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Table of Contents

January 3, 2005 Issue

Cover Story

Eat Here Now

New York’s chief food critic does the ultimate taste test—a plate-by-plate assessment of the city’s best places to eat. Also: the single finest meal in New York (did you think it was going to be a bargain?) and the worst trends of the year, including speck, Wagyu beef, and some particularly egregious methods of price-gouging.

Plus, the Where to Eat Now 2005 Hot List.


The California Stem-Cell Gold Rush

New York’s Big Medicine faces a serious new threat: the passage of Proposition 71 in California, which allows doctors there to pursue human embryonic stem-cell research free of political meddling—and provides billions in public money to fund it. Many of the city’s doctors and researchers are looking westward. And if we don’t act quickly, New York could be facing a crippling biotech brain drain in a field we ought to own.

The Rise of the Microneighborhood

With almost every corner of the city colonized during the gentrification boom of the nineties, aspiring trend-makers are hard-pressed to anoint the next “It” neighborhood. The solution? Enclaves of cool as small as one block.


Best Bets

Italian dinnerware breaks out of a design rut, plus chocolate truffles and a high-tech alarm clock


Sarah Bernard on returning gifts in theory and practice

The Look Book

A “throwback to Gordon Gekko” and his fur-loving companion

Market Research

A review of tea kettles

A Great Room

A Long Island City apartment


Dating for the disabled

Real Estate

East End Avenue looks more like Park and Fifth every day


Play like a sultan in Dubai


Japan’s coolest clothing line comes to Soho

Shop news

Store openings this week

Ask a Shop Clerk

Richard Fabrizio of J. Mendel

The Best Seller

The Empire Tub (in ivory), $7,500

Sales & Bargains:
This week's hottest sales & bargains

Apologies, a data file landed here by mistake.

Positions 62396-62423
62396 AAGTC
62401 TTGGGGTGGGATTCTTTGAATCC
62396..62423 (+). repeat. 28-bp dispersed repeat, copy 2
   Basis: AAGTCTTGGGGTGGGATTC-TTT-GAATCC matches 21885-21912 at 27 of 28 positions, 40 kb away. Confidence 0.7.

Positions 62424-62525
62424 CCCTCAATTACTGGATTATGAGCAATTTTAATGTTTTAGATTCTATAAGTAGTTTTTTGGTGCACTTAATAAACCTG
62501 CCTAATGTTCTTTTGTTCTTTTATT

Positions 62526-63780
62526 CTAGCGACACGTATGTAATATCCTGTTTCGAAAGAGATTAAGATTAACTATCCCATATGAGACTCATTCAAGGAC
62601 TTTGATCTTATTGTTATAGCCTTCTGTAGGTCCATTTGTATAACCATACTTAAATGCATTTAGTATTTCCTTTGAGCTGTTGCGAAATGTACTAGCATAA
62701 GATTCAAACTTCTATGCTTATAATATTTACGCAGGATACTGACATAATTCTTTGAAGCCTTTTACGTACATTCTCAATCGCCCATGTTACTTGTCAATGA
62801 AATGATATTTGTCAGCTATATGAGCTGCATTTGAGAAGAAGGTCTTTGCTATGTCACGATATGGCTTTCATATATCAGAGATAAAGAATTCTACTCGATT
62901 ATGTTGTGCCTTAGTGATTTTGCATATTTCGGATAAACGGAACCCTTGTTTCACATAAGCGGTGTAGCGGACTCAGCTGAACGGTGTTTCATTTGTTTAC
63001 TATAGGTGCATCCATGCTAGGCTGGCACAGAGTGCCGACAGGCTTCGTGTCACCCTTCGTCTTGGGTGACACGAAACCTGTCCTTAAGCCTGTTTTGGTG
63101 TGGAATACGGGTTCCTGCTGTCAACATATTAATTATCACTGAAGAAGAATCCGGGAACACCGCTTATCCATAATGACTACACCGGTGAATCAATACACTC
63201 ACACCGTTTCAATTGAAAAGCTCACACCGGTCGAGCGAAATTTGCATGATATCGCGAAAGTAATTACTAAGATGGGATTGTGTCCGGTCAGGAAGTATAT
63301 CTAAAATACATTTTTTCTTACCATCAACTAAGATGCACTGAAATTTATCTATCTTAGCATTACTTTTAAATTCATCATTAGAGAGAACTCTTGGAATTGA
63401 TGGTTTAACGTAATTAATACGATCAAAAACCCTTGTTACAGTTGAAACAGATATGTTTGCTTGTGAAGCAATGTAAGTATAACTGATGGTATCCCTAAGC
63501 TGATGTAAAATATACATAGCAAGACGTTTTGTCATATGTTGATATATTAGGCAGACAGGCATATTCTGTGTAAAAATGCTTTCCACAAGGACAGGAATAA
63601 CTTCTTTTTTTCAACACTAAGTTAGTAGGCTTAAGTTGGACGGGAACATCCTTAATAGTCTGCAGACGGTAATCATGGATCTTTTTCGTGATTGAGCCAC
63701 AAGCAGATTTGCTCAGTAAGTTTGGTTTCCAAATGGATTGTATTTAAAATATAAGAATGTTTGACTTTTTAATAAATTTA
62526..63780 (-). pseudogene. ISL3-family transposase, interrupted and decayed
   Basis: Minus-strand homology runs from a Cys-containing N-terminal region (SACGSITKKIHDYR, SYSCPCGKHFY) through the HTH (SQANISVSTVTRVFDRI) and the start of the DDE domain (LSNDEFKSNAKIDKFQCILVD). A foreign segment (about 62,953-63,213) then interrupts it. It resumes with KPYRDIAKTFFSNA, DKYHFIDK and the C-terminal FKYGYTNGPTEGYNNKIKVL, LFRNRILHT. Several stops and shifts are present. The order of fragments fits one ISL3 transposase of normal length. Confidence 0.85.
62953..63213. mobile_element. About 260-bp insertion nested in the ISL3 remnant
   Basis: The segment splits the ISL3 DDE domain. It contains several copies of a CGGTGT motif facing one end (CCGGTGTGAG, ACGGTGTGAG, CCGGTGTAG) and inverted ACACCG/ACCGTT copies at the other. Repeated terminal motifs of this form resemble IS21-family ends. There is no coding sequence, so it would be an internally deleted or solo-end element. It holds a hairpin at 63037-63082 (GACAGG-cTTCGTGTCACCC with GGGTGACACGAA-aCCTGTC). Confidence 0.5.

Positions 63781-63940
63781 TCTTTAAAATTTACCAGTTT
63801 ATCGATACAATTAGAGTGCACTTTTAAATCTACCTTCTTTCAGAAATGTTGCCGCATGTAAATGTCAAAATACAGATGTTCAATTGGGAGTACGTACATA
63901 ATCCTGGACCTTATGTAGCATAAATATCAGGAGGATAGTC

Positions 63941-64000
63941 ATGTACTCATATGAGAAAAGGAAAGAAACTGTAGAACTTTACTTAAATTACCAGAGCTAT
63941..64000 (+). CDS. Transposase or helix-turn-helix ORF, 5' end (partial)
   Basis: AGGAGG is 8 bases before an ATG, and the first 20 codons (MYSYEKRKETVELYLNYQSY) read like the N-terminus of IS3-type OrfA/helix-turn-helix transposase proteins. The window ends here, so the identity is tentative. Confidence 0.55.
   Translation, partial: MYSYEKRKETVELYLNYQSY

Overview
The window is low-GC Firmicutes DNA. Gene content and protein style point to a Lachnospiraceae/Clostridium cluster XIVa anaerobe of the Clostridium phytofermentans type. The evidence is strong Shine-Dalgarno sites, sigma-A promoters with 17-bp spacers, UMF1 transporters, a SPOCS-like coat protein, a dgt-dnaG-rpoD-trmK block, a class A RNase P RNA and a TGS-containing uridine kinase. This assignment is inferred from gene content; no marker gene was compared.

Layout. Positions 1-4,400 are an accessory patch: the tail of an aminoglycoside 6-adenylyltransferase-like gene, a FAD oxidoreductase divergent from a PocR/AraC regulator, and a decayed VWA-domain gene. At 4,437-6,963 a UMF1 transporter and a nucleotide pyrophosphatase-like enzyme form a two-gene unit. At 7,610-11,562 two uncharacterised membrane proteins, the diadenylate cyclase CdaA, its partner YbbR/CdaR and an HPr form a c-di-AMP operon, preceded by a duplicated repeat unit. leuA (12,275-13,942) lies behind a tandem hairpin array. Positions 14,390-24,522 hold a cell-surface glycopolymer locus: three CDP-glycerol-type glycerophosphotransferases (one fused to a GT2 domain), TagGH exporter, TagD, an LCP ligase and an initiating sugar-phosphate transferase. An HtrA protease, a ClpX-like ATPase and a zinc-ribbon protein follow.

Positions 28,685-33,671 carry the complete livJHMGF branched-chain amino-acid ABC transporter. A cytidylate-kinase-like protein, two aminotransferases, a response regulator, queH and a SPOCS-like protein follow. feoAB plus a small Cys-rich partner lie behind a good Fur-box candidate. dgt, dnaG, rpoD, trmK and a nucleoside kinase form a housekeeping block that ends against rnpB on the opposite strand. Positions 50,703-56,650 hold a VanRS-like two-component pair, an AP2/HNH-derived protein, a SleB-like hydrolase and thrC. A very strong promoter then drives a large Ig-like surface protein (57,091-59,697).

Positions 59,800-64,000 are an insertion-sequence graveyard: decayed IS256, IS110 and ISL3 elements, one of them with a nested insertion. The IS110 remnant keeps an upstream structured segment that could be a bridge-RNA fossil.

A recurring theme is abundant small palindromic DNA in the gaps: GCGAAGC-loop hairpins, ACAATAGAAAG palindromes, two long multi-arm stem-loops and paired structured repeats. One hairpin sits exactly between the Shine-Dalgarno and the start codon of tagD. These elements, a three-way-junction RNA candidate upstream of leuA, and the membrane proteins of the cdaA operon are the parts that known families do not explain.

The Day After

Greet the New Year with a peaceful brunch and a hangover tonic or two.

Comfort, Food

For comfortable, spill-free snacking, La-Z-Boys can’t be beat. But these sceney places accommodate guests with honest-to-goodness beds. (Just be careful where you set your drink.)


Intelligencer Gossip

Libeskind’s new project and more.

It Happened Last Week

Having somehow endured another Christmas, New York entered the cheerful but slightly crapulous run-up to New Year’s Eve determined not to let the hard mask of amusement slip.

What’s the Frequency, Richard?

The agent who’s repped Dan, Diane, and Paula weighs in on the state of TV news.

For the Birds

Even without Mary Tyler Moore, the city can still be a welcoming place for street-smart fliers.

Ford Explorer

Tom Ford on Tom Ford

Jack Newfield: Four Train Gone

The Brooklyn-born columnist got where he was going by shoe leather and subway. And in his too-short career, every day was judgment day.

The Competition

A design-a-bridge competition, judged by Richard Meier


The Bottom Line

Halliburton will rise, Wal-Mart will fall, and the airlines will all go bankrupt: a 2005 economic forecast

The Culture Pages

Bicoastal Disorder

Even when the comedian David Cross catches a break, he still can’t catch a break.

Movie Review

Penn and Travolta go artsy, but their movies disappoint

Zombie Brains in Brooklyn!

Filming zombies in Bed-Stuy

New York Screen: Director Nicole Kassell

An interview with Woodsman director Nicole Kassell.

Theater Review

Neil LaBute’s latest is sharply written and well-produced

A Number Reviewed

The new golden rule for playwrights is: the less comprehensible, the better.

The Rivals Reviewed

Richard Brinsley Sheridan was 24 when he wrote The Rivals (1775), a “safe play for young people—a Restoration comedy without sex,” as Graham Greene said.

Leading Man: Harvey Fierstein

Harvey Fierstein gets fired up.

Book Review

A Franzen knockoff shows how badly we need a good social novel

New York Word: Dave King

Brooklyn author Dave King’s long journey to getting published.

Art Review

A selective but evocative East Village retrospective


Bill Paxton on buying the work of Jennifer and Kevin McCoy.


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